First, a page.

Hansper – pain or stiffness in the limbs after a long walk; muscular pain caused by over-exertion.
When we visited my grandma in the summer, we’d sit on the porch & watch the moon every night to be sure it made it safely home. My grandma said we should say prayers that it find fulfilling work during the day. It’s not like there’s a lot of jobs out there for a moon, she said. She had been through the Depression & thought about a lot of things like that. – Work Ethic © 2013 Brian Andreas – posted with permission.
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Irrigation a ‘positive’ in arid region – Sally Rae:
When Emma Crutchley first expressed an interest in farming as a career, her father told her she could ‘‘probably make more money doing something else’’.
But there was no changing her mind, even though farming in the Maniototo was not something for the fainthearted.
She grew up on the family sheep and beef farm, with her parents Geoff and Noela, and brother Bruce, and always loved the rural lifestyle. .
Another feather in cap for shearing champs – Nicole Sharp:
Twelve thousand people, three days of competition and shearers and woolhandlers from 32 different countries transformed the ILT Stadium Southland in February during the World Shearing and Woolhandling Championships.
Eight months on and the event has been recognised as the best international event in New Zealand.
Months after the World Shearing and Woolhandling Championships were held in Invercargill, the event is still causing a stir.
Not only was it a success for the town, and Kiwis Johnny Kirkpatrick and Joel Henare, but the event has also been recognised as the Best International Event in New Zealand at the New Zealand Event Awards (NZEA) last week. . .
Federated Farmers says it is ready to engage and work with the new coalition government.
New Zealand First has chosen to go into partnership with Labour and the Greens for the next three years and the Federation believes there is room of opportunism for its’ members, wider primary sector, and all New Zealanders.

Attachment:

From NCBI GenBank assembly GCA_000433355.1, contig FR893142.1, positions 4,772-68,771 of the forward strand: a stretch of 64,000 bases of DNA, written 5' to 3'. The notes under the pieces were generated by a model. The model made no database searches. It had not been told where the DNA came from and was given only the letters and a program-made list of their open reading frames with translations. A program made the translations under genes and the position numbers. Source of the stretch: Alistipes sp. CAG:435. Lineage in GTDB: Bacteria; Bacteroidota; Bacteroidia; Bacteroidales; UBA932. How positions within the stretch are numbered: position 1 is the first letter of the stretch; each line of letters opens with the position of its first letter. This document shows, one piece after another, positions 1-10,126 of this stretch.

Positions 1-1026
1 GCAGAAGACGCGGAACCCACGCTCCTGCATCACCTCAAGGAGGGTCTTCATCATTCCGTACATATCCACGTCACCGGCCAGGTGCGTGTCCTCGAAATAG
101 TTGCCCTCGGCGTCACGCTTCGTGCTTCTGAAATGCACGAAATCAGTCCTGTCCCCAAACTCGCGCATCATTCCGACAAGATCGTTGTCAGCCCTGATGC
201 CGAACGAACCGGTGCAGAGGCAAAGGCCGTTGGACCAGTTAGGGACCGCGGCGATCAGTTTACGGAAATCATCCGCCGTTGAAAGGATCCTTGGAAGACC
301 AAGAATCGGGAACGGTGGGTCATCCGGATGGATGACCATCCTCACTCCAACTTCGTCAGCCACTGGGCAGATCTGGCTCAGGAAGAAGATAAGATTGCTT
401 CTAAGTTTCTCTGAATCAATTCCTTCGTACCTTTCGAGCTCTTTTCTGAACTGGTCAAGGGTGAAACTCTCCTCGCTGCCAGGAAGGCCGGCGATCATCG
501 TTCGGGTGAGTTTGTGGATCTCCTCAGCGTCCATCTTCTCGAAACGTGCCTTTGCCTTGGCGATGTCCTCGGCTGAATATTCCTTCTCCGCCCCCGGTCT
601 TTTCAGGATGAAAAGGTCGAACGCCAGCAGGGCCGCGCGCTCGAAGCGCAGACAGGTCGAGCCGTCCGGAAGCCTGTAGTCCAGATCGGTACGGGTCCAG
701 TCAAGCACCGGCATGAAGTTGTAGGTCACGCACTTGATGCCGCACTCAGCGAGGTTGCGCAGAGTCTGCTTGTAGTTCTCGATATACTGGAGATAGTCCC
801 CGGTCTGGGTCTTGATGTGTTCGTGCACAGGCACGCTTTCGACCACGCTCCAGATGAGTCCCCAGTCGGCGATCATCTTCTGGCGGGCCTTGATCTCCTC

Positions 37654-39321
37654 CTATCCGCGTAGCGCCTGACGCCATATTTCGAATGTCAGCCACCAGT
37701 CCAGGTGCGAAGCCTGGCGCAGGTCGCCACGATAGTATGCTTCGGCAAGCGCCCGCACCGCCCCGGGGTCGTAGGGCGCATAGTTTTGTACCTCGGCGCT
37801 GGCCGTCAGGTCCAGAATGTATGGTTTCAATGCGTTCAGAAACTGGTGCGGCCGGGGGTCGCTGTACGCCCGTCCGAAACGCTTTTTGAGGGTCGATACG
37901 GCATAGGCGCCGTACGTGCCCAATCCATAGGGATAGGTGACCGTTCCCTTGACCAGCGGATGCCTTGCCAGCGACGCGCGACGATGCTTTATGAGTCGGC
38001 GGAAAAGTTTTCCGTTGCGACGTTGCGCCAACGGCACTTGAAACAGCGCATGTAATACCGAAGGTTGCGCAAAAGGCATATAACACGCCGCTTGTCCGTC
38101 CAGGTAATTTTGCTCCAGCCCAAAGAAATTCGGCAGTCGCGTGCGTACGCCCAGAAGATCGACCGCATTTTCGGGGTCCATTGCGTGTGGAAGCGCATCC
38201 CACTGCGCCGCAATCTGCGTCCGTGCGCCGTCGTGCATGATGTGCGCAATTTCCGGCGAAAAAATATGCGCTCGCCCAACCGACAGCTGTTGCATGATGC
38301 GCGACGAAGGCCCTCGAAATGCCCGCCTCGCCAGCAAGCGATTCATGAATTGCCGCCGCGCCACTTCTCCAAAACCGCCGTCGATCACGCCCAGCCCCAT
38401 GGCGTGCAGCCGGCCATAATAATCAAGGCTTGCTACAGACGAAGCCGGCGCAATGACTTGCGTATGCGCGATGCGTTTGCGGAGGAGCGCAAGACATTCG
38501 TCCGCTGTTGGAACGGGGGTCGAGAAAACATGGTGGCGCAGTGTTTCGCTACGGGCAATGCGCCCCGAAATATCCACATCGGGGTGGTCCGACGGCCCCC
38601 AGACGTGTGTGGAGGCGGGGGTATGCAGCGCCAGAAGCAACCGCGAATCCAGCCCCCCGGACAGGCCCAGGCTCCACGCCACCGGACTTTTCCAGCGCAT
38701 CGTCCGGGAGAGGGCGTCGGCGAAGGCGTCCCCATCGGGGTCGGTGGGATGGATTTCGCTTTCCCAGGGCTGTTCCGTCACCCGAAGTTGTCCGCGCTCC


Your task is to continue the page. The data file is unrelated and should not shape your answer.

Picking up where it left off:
“We congratulate new Prime Minister Jacinda Ardern and the coalition partners on finding a consensus to lead the country,” says Katie Milne, Federated Farmers National President.
“Federated Farmers is looking forward to getting around the table and talking about the issues which affect our members and farmers. The primary sector is the backbone of the New Zealand economy so we anticipate the new government will be mindful of that when formulating policy.” . .
New Zealand’s primary industry exports are forecast to rise 9.3% over the next year on the back of strong dairy prices and a return to normal productivity levels, according to MPI’s latest quarterly update to its Situation and Outlook for Primary Industries.
“Exports reached $38.1 billion in the year ended June 2017, an increase of 2.4% over the previous year, and $7 million higher than we previously estimated,” says Jarred Mair, Director of Sector Policy for the Ministry for Primary Industries (MPI).
“Dairy prices began recovering in the past year, which boosted exports, despite weather reducing production. The forestry sector also made a strong contribution to export growth for the second consecutive year, driven by record demand for log exports to China. This offset a decline in meat and wool exports. . .
A flourishing primary sector with exponential growth will ensure the new Labour led coalition government starts office on a solid footing, says Federated Farmers.
The Ministry for Primary Industries’ latest Situation and Outlook for Primary Industries report shows exports reached $38.1 billion for the year to June 2017, up 2.4% on the year before.
The country’s largest export, dairy, has rebounded significantly after several years of a downturn with increased exports of over 10%.
“I’m sure the new coalition government will be delighted to know the primary sector, the backbone of the nation’s economy, is in good shape and still a significant contributor to the country’s coffers,” says Andrew Hoggard, Federated Farmers Vice President.
“Dairy is obviously resurgent and it is anticipated the primary sector as whole will continue to perform with export value set to exceed $41 billion by next June. . .
• Older consumers sometimes struggle with traditional meat foods.
•We incorporated meat into unexpected food formats under new product categories.
•Bread, spaghetti, yoghurt, ice cream and chocolate were prototyped and tested.
•Samples had greater protein content and most were acceptable to proxy consumers.
•Products could provide the elderly with means to attain their protein requirements. . .
Sunday’s soapbox is yours to use as you will – within the bounds of decency and absence of defamation. You’re welcome to look back or forward, discuss issues of the moment, to pontificate, ponder or point us to something of interest, to educate, elucidate or entertain, amuse, bemuse or simply muse, but not abuse.
Whenever you get too worked up about people, politics, money, work, or life, just remember . . . you are here.
362 A mysterious fire destroyed the temple of Apollo at Daphne outside Antioch.